H. J. Banks-Davis was born in London, the son of Henry William Davis, R.A, and educated partly in France and partly at Marlborough. Entering Trinity College, Cambridge, in 1885, he rowed in his College eight and took his B.A. degree in 1888. St. Thomas’s was his Hospital and, after graduating in 1895, he remained there for a time as house surgeon and demonstrator of practical surgery. Choosing diseases of the throat and ear as his speciality, he became chief assistant in the throat and ear department of the Middlesex Hospital and paid visits to the Paris, Berlin and Vienna schools. In this period he also acted as surgeon to the national fund of the Red Cross in the Graeco-Turkish War of 1897, receiving the Greek Order of the Saviour for his services, and helped to administer funds for soldiers invalided from the Boer War.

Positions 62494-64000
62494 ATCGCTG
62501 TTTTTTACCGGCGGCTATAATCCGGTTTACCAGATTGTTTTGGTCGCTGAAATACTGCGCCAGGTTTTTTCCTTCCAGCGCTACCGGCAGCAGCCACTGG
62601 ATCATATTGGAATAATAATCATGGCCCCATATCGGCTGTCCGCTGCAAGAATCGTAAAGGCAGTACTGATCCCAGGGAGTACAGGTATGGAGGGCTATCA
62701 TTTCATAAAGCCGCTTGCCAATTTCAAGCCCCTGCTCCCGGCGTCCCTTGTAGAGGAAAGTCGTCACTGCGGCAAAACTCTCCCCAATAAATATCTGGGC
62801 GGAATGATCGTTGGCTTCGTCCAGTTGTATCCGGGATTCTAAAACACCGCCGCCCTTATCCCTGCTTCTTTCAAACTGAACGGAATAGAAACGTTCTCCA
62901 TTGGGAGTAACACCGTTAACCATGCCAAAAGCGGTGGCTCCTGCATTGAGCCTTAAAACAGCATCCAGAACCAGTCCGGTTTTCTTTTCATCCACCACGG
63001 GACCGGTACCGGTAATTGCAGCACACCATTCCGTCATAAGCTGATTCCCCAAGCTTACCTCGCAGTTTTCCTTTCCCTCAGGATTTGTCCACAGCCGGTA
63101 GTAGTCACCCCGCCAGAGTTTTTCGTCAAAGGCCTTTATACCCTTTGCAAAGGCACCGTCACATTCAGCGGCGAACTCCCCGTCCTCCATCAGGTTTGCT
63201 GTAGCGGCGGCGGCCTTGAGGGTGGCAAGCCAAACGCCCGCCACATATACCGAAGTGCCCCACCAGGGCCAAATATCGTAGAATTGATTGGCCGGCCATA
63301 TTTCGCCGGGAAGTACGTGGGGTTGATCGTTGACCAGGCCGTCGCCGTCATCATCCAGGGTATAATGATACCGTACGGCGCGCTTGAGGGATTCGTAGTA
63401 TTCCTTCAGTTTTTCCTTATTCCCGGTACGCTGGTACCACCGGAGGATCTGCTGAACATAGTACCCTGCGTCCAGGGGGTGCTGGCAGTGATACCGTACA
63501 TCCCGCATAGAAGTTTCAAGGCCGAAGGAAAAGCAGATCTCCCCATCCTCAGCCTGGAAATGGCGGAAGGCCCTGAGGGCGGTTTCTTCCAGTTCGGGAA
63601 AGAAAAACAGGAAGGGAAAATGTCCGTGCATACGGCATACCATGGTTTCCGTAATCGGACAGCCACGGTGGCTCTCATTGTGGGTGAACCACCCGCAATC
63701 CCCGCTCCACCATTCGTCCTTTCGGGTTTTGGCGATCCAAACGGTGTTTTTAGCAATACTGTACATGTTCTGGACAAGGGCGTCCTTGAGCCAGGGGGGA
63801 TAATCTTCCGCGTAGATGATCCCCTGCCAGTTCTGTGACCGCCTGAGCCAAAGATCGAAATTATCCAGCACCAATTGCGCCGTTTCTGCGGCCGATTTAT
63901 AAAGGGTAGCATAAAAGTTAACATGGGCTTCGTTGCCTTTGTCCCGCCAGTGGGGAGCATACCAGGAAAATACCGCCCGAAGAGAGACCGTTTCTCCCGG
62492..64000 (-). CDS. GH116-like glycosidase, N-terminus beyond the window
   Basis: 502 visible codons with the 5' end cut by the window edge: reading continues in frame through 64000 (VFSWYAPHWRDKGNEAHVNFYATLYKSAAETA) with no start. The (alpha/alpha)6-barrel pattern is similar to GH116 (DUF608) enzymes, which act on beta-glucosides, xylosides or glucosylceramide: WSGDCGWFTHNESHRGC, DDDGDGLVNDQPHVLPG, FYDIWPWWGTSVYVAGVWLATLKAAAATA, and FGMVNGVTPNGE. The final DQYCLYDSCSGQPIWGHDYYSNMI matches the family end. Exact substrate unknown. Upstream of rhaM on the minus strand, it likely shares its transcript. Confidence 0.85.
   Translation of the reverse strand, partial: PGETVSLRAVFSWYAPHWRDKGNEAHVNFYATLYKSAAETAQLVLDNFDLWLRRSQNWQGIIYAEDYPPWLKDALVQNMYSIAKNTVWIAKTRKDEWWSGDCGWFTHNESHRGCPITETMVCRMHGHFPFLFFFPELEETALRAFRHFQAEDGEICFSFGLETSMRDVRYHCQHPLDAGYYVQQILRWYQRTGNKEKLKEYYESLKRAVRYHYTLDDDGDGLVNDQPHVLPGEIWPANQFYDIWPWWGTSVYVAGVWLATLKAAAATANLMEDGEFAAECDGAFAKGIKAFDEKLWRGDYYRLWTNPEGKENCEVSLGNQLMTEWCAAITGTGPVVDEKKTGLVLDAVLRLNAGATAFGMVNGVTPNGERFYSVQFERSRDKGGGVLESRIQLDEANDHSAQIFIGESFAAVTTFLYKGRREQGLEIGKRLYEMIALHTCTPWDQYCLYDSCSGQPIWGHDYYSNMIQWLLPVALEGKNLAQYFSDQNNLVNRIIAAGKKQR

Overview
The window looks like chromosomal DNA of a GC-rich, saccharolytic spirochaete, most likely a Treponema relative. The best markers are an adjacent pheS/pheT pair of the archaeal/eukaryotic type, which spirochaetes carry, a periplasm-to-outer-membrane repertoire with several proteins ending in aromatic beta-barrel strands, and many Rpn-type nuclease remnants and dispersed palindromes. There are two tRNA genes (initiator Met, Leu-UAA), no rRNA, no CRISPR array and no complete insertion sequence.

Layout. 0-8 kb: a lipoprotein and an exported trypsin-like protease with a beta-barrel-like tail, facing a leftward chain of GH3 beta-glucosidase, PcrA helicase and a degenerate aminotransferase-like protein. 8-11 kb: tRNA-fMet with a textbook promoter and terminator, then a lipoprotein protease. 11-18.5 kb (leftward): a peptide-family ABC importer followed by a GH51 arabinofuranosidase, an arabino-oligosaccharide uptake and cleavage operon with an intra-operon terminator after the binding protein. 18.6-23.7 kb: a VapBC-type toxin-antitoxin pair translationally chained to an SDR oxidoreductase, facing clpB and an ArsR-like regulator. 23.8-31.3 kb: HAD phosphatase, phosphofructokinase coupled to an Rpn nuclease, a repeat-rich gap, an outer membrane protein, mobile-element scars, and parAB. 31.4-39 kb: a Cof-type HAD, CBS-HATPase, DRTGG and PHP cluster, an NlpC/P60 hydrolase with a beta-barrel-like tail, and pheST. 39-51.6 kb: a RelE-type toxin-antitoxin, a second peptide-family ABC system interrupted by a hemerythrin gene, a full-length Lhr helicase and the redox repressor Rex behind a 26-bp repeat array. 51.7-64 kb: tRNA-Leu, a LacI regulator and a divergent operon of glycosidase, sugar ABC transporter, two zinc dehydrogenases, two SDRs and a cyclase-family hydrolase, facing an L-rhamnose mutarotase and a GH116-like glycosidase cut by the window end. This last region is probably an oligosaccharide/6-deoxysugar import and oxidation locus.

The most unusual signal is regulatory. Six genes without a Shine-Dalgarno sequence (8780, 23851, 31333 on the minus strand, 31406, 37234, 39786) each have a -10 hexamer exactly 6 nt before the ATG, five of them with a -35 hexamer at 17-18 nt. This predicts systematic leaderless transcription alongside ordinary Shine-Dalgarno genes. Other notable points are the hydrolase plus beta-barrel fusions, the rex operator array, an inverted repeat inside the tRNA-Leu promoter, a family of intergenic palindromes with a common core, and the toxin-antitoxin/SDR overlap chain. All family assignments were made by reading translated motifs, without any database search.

In 1900 he was appointed assistant physician at the West London Hospital, and four years later assistant surgeon in the ear, nose and throat department, receiving full charge in 1908 and becoming eventually consulting surgeon on his retirement in 1926. He also lectured on his subject to the Postgraduate College. He acted as aural referee to the Civil Service and represented his old University at conferences on laryngology and otology. During the 1914-1918 War he held specialist appointments in naval hospitals. Banks-Davis was a keen angler, salmon-fishing on the Wye being his favourite recreation. He was a man both of personality and of modesty. He died unmarried in London.
G H Brown
[Lancet, 1936; B.M.J., 1936; Al.Cantab., ii, 248]